Tanya Stewart is a seasoned recruiter and interviewer who has coached thousands of job seekers on how to effectively and confidently interview and get job offers. Her clients range from executive management to administrative assistants and everyone in between: attorneys, project managers, sales people, bankers, retail staff, customer service professionals, those with IT backgrounds, healthcare professionals, and many more. She recently spoke to the CareerSource NEFL Professional Network on how to prepare for a confident interview.
Stewart says that the first step in preparing for an interview is to conduct a thorough inventory of your skills and accomplishments. A sort of personal SWOT analysis: Strengths, Weaknesses, Opportunities and Threats. Knowing your strengths and weaknesses in a competitive market can help you prepare to answer tough questions in the interview. These are internal qualities, whereas Opportunities and Threats are environmental qualities. What outside factors might influence the market for your skills? Is your programming language of choice being phased out? Are you an early adopter of some technique or technology? Being aware of industry trends helps you position yourself within a larger context.
Next, Stewart says, you must learn to craft a compelling narrative about your core competencies. “What are you selling?” she asks. “How can you differentiate yourself from the other people in your industry who have done the same kind of work?” Learning to build stories into your interview preparation helps you add proof of your past success to your answers.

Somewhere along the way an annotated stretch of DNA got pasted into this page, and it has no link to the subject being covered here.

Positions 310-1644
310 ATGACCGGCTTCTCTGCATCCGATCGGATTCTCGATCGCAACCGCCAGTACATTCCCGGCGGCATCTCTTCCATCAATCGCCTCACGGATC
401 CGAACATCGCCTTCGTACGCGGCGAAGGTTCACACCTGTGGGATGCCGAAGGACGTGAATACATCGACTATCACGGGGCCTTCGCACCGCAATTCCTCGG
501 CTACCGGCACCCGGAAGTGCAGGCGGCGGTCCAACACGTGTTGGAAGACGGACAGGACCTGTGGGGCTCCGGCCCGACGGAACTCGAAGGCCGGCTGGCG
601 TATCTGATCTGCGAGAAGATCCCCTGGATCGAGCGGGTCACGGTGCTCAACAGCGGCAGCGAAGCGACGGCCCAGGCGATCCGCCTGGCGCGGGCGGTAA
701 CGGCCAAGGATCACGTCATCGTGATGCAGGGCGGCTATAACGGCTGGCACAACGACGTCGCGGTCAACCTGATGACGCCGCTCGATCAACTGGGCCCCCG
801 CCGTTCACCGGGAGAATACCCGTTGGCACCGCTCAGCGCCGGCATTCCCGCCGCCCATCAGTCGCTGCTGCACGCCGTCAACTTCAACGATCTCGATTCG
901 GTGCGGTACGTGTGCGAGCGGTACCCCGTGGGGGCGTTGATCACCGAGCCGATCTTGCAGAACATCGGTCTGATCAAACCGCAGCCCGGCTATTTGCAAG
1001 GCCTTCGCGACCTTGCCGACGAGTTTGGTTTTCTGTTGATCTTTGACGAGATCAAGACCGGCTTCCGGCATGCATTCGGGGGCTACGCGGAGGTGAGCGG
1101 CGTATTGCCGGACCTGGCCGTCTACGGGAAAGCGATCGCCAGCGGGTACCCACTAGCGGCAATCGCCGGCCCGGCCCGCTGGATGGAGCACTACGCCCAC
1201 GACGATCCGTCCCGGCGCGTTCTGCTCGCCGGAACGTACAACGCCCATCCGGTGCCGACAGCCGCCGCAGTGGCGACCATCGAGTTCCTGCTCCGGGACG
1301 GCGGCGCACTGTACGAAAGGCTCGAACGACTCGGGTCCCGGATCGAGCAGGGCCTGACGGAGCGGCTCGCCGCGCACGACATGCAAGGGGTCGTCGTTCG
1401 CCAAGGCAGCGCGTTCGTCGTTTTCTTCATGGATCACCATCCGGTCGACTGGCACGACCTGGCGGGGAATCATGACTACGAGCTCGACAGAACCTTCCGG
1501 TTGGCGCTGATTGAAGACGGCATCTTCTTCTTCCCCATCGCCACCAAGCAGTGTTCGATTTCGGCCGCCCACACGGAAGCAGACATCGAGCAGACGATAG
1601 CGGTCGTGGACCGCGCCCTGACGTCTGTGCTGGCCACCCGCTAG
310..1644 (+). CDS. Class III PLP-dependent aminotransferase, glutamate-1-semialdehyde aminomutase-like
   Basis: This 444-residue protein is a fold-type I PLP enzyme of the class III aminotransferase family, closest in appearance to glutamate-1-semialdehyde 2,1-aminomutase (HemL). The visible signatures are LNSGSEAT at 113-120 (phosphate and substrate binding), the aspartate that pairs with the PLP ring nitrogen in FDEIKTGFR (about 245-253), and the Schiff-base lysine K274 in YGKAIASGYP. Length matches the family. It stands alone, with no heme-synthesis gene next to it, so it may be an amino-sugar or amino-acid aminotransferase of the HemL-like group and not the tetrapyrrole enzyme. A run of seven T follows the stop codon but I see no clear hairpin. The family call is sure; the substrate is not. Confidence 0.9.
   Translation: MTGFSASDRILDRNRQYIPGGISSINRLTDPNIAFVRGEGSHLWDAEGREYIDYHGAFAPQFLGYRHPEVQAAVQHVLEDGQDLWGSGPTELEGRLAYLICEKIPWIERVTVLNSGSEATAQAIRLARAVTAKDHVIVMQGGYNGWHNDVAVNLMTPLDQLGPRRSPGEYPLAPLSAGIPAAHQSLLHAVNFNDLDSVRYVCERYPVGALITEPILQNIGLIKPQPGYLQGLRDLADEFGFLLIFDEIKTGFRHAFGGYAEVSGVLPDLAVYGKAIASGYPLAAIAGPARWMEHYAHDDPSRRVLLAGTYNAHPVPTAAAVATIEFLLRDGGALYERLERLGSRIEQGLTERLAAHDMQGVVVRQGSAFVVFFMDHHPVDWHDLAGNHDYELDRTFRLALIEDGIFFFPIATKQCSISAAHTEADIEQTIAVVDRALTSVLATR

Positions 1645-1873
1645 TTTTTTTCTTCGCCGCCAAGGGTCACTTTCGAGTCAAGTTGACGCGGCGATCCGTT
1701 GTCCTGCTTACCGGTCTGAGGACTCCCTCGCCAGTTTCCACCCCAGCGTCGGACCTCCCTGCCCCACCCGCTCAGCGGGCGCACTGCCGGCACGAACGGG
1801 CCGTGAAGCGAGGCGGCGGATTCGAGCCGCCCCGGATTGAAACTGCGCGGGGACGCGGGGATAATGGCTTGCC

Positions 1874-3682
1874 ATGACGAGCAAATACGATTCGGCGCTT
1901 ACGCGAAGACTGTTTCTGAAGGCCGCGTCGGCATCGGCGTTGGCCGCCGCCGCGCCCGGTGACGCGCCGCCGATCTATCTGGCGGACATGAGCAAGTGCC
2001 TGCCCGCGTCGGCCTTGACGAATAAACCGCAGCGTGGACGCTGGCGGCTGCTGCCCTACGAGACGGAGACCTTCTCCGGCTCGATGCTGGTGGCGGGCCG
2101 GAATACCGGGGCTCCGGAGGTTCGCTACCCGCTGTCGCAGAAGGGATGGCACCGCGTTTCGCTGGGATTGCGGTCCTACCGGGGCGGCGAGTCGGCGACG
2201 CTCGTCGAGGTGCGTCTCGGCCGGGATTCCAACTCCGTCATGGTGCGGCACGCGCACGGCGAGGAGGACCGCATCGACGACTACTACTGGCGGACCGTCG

Strong preparation helps you remain cool under pressure in an interview. You’ll have the best of both worlds: a strong narrative you can advance, and poise that comes from knowing you can answer questions on the fly. Great improvisation or “improv” actors are skilled at staying in the moment and staying true to their character. In contrast to the process of memorizing scripts and delivering lines, improv frees you of self-consciousness and helps you get into a creative frame of mind. You’re free to experiment with your story, since your character and basic premise for the scene are established.
Tanya Stewart describes an interview like a first date: you have to be able to read signals from your interviewer, but the experience should also be reciprocal. You want to make a good impression, and at the same time, determine whether you want to take this relationship further. Does the company or the position merit a second date?
Stewart helps her clients read people and communicate better through a personality assessment developed by author Helen Fisher, who writes books about dating and relationships. Fisher has developed profiles of four distinct personality types: the Explorer, the Builder, the Director, and the Negotiator. Explorers are adventurous, passionate and energetic. Builders are conventional, cautious and good at following rules. Directors are analytical, tough minded, direct and decisive, while Negotiators are imaginative, intuitive, compassionate and socially skilled.
Knowing your type, and perhaps more importantly, knowing how to communicate with the other types, can make all the difference in how confident you feel and appear in your interview. For more information on Helen Fisher’s personality types and to take her quiz, visit this site: http://socionist.blogspot.com/2009/04/helen-fishers-types-explorer-builder.html
For information on Tanya Stewart’s coaching, visit: www.amoreconfidentyou.com